Implementing SMS

Cost management

As any other industry and all business-oriented organisations, aviation is a highly cost sensitive environment. As much as safety is paramount, financial stability is equally important to prevent bankruptcy. As such, sooner or later the cost implications of safety will come under investigation. It is therefore important to be able to understand and differentiate the various costs related to safety. The cost of an accident, the cost of preventing an accident, the cost of producing a safety case, the cost of maintaining an effective SMS, are only a few of the cost expressions we can come across.

The cost of an accident comprises only the direct cost of the event. These would be the equipment lost, the cost of emergency response team, the cleaning, containment and protection of the accident site, as well as any penalties, fines, insurance premiums or claims. The cost of preventing an accident does not represent an actual cost incurred, as we cannot assess an accident that has not yet happened.; but rather a cost-benefit value. Therefore, it is better described as a value and should take into consideration of the lost production, social responsibilities and liabilities, reputation recovery etc. As having a SMS does not guarantee the absence of accidents, it should NOT be considered an accident prevention cost.

For the initial design of a safety case it is sometimes better to summarise all the cost together into a Cost of Safety value, which would include both the direct and indirect costs. As an indicative cost by CASA, for a small operator, SMS set-up should not need more than $25,000 with an annual cost of $2,000. For a maintenance organisation or a service provider this cost is significantly lower.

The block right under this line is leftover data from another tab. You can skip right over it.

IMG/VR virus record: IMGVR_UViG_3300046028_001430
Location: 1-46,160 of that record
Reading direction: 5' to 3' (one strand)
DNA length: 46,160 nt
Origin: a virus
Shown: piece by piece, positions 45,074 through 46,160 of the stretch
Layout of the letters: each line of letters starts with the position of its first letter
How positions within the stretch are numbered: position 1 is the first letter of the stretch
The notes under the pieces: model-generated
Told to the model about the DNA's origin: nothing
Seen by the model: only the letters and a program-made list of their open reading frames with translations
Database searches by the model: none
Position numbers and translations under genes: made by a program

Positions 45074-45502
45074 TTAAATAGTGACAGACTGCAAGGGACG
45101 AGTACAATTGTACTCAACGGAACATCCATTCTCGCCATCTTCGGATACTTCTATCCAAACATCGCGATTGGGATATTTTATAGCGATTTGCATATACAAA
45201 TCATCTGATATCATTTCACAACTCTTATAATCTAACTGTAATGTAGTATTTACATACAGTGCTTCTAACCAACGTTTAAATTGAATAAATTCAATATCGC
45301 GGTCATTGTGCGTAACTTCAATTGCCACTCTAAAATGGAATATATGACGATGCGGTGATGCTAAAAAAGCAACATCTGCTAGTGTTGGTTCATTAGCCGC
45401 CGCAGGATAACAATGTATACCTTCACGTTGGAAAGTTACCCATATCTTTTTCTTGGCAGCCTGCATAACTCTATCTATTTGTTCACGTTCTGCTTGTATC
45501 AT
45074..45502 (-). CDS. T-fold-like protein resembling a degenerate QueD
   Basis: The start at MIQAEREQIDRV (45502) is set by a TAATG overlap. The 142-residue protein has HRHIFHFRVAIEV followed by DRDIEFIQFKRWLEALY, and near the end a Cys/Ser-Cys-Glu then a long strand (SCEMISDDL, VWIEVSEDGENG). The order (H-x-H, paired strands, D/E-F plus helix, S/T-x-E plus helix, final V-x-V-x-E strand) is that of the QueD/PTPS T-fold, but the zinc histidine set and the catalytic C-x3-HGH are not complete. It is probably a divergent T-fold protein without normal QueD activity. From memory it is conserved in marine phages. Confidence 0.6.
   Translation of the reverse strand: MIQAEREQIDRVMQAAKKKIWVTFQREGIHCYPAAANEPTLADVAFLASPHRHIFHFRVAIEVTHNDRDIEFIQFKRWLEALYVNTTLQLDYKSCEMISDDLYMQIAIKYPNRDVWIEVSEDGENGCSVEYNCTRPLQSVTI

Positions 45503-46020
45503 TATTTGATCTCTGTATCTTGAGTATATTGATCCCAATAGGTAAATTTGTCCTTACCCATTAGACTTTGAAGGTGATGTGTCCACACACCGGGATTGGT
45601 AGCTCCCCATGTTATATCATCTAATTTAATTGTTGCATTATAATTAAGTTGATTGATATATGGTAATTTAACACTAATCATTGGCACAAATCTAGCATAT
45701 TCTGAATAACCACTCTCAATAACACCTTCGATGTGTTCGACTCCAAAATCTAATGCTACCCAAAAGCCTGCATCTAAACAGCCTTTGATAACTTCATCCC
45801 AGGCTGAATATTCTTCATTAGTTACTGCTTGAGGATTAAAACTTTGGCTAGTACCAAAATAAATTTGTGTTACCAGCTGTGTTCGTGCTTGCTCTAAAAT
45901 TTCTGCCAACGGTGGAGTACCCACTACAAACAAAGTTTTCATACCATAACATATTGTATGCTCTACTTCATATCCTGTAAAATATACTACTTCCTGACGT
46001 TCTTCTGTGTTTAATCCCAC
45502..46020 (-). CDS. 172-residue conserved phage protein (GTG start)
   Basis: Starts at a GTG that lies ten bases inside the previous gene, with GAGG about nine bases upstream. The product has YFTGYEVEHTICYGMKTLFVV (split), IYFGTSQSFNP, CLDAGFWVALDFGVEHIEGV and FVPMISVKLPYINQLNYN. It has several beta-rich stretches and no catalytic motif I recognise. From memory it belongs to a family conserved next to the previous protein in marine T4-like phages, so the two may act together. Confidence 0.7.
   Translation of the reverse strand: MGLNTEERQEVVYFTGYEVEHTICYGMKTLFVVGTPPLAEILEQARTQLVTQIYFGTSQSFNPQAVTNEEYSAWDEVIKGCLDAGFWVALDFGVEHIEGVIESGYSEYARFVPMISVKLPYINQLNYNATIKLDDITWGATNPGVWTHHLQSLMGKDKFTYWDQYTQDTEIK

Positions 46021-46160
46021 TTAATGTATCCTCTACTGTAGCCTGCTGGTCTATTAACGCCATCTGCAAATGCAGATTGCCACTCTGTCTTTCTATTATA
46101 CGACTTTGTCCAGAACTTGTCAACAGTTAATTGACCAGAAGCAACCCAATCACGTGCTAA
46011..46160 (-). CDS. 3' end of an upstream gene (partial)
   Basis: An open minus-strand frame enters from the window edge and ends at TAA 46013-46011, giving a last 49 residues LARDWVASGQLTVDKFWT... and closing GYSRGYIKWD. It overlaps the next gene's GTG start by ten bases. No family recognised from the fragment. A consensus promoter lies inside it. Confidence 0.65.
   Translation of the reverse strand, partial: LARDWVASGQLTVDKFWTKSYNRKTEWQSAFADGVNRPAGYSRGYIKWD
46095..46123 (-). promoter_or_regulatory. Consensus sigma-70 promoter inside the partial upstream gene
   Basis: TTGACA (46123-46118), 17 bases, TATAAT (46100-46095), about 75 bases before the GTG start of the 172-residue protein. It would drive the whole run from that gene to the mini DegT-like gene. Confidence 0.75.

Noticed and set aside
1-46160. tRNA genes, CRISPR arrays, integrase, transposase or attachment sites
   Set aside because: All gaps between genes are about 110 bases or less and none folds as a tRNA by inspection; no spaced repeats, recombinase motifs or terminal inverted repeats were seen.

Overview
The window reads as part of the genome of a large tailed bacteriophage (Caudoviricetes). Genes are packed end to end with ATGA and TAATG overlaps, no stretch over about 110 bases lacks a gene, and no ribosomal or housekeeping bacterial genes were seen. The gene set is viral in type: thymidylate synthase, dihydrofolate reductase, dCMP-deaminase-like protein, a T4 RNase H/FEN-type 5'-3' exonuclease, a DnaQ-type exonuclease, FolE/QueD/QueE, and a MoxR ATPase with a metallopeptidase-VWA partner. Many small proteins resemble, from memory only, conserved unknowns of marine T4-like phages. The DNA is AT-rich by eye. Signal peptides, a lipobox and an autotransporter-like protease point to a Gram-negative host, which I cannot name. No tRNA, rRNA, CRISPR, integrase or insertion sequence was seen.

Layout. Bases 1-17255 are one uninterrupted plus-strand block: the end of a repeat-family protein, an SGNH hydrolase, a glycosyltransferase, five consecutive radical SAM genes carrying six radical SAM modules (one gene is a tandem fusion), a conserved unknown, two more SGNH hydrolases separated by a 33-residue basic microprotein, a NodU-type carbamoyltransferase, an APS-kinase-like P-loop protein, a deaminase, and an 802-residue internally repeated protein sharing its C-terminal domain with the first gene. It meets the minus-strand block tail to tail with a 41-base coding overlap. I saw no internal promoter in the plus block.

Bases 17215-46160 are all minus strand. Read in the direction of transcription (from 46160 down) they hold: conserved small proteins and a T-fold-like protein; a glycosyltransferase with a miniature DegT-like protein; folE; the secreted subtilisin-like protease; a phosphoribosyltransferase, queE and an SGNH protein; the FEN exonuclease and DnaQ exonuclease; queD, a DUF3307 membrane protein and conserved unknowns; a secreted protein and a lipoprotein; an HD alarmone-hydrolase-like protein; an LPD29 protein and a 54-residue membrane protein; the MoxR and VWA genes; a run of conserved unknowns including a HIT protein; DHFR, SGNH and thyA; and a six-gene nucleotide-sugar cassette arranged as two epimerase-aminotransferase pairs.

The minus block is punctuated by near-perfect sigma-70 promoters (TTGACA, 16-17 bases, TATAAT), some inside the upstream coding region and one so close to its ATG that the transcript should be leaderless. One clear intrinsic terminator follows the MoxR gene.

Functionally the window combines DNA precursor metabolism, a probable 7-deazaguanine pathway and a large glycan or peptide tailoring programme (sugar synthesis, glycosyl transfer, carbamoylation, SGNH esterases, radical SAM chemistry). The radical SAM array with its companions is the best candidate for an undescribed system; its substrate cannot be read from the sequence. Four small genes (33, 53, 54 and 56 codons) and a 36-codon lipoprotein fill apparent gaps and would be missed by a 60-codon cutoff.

A cost-benefit analysis is an effective tool to clarify the concerns of the typical management dilemma, that is production versus protection. Cost-benefit analysis should consider the direct cost of a safety case but also the indirect costs of time and resources allocation. It is not rare to see the perceived benefits underweight the financial negatives.

A really great benefit which is almost impossible to measure, is the increase in productivity, reduction in absence and sick leave and the increased loyalty of the staff when working is a safe environment. Modern software are inexpensive and can save a lot of man-hours and resources. Cost usually involves training the required personnel and the lost productivity time. But benefits will outweigh this cost. For big organisations, cost analysis is better performed at a departmental level rather than company level, or on a project-based level.

An indication of the Return on Investment of an SMS would include the following annual costs: safety personnel salaries and training, software and hardware, safety tools, office material and equipment. However the saving would include much more, like: reduced insurance premiums, compensations, absentees-sickness reduction, fines, damages, equipment downtime and disruptions.